At some point in the next ten to twenty years the public at large, consisting of people who pay little attention to the ins and outs of progress in medicine, will start to wake up to realize that much longer healthy lives have become a possibility for the near future. The preliminaries to this grand awakening have been underway for a while, gradually, and will continue that way for a while longer. A few people every day in ordinary walks of life notice that, hey, a lot of scientists are talking about greatly extending human life spans these days, and, oh look, large sums of money are floating around to back this aim. There will be a slow dawning of realization, one floating light bulb at a time, as the concept of radical life extension is shifted in another brain from the “science fiction” bucket to the “science fact” bucket.
Some folk will then go back to what they were doing. Others will catch the fever and become advocates. A tiny few will donate funds in support of research or pressure politicians to do the same. Since we live in an age of pervasive communication, we see this process as it occurs. Many people are all to happy to share their realizations on a regular basis, and in this brave new world everyone can be a publisher in their own right.
Here is an example that I stumbled over today; a fellow with a day-to-day focus in a completely unrelated industry took notice and thought enough of what is going on in aging research to talk about it. He is still skeptical, but not to the point of dismissing the current state and prospects for longevity science out of hand: he can see that this is actionable, important knowledge.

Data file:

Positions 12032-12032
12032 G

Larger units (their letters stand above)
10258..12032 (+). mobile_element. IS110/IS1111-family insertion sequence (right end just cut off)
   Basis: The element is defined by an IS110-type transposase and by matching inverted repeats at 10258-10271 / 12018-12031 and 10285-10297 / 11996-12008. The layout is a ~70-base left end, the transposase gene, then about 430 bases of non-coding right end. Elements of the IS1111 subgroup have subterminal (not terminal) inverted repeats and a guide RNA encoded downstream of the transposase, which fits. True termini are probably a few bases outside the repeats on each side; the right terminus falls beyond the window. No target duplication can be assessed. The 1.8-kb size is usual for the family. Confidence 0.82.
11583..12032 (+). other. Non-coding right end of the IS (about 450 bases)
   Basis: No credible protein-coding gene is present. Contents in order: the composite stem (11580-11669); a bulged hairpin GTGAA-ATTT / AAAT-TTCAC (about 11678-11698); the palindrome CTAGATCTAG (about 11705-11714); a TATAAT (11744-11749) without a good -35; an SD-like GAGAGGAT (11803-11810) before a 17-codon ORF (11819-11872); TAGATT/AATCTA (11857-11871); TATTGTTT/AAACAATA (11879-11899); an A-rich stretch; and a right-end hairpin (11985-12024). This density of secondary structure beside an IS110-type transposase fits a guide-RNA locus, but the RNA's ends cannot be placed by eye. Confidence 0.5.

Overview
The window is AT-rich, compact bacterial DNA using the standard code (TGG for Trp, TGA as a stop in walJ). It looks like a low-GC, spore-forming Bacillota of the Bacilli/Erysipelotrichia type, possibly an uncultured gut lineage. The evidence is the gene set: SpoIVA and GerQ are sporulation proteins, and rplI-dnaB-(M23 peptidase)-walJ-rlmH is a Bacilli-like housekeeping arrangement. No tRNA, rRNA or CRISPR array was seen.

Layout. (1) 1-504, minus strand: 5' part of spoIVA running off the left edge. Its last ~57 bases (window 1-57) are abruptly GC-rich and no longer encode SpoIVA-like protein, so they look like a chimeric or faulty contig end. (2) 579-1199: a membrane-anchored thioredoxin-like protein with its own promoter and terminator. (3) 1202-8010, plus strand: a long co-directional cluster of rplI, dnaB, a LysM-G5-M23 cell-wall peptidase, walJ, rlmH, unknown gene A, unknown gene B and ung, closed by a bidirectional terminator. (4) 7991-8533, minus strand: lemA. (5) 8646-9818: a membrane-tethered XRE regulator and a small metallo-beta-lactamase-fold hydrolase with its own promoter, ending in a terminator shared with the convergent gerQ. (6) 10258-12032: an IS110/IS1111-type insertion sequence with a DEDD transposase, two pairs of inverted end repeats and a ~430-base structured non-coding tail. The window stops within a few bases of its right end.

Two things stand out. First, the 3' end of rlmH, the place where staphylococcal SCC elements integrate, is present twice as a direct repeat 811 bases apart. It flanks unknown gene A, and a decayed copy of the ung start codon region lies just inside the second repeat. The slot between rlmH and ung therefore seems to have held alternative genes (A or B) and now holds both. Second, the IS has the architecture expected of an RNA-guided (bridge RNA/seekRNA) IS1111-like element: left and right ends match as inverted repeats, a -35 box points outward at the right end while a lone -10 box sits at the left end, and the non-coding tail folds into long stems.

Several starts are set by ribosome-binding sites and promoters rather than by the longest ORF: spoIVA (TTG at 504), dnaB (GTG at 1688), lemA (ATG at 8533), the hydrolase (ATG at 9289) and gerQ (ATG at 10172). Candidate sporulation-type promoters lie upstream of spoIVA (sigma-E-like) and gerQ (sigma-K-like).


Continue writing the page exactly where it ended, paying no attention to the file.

I think these guys – and the whole movement to conquer aging – is fascinating. I am highly skeptical of the claims, however. Optimism is all well and good, and I have no off-hand holes to poke in their (very) well-articulated arguments. But at the same time, biology is fiendishly complex, the expectations beyond fantastical.
Still though, I have to wonder: What if guys like de Grey and Kurzweil are half right, or even just partially right? What if, 30 years from now, it becomes physically impossible to tell a 30-year-old from a 70-year-old by physical appearance alone? It sounds nutty. But it’s a lot less nuttier, and a lot closer to the realm of possibility, than living to 1,000 – which, again, some very smart people have taken into their heads as an achievable thing.
People who don’t take care of themselves are insane. Ok, not actually “insane.” But seriously, given the potential rewards AND the risks, not taking care of your body and mind – not treating both with the utmost respect and care – seems absolutely nuts. At the poker table I see these young kids whose bodies are already turning to mush, and a part of me just wants to grab them by the shirt collar and say “Dudes! What the hell is WRONG with you!!!”
If it is possible – just realistically possible, mind you – that I could still be kicking ass and taking names at 125 years old, then I want to be working as hard as I can to preserve and maintain my equipment here and now. No matter what miracles medical science will achieve in future, working from the strongest, healthiest base possible will always improve the potential results, perhaps by an order of magnitude. Individuals who go into old age with fit, healthy bodies and sound minds, and longstanding habits to maintain both, may find potential for extended performance at truly high quality of life that was never before imaginable.
As the foundations of rejuvenation biotechnology are assembled and institutions like the SENS Research Foundation continue to win allies in the research community and beyond, the number of people experiencing this sort of epiphany will grow. The more the better and the sooner the better, as widespread support for the cause of defeating aging through medical science is necessary for more rapid progress: large scale funding always arrives late to the game, attracted by popular sentiment. The faster we get to that point, the greater our chances of living to benefit from the first working rejuvenation treatments.
This work is reproduced here in accord with a Creative Commons Attribution license. It was originally published on FightAging.org.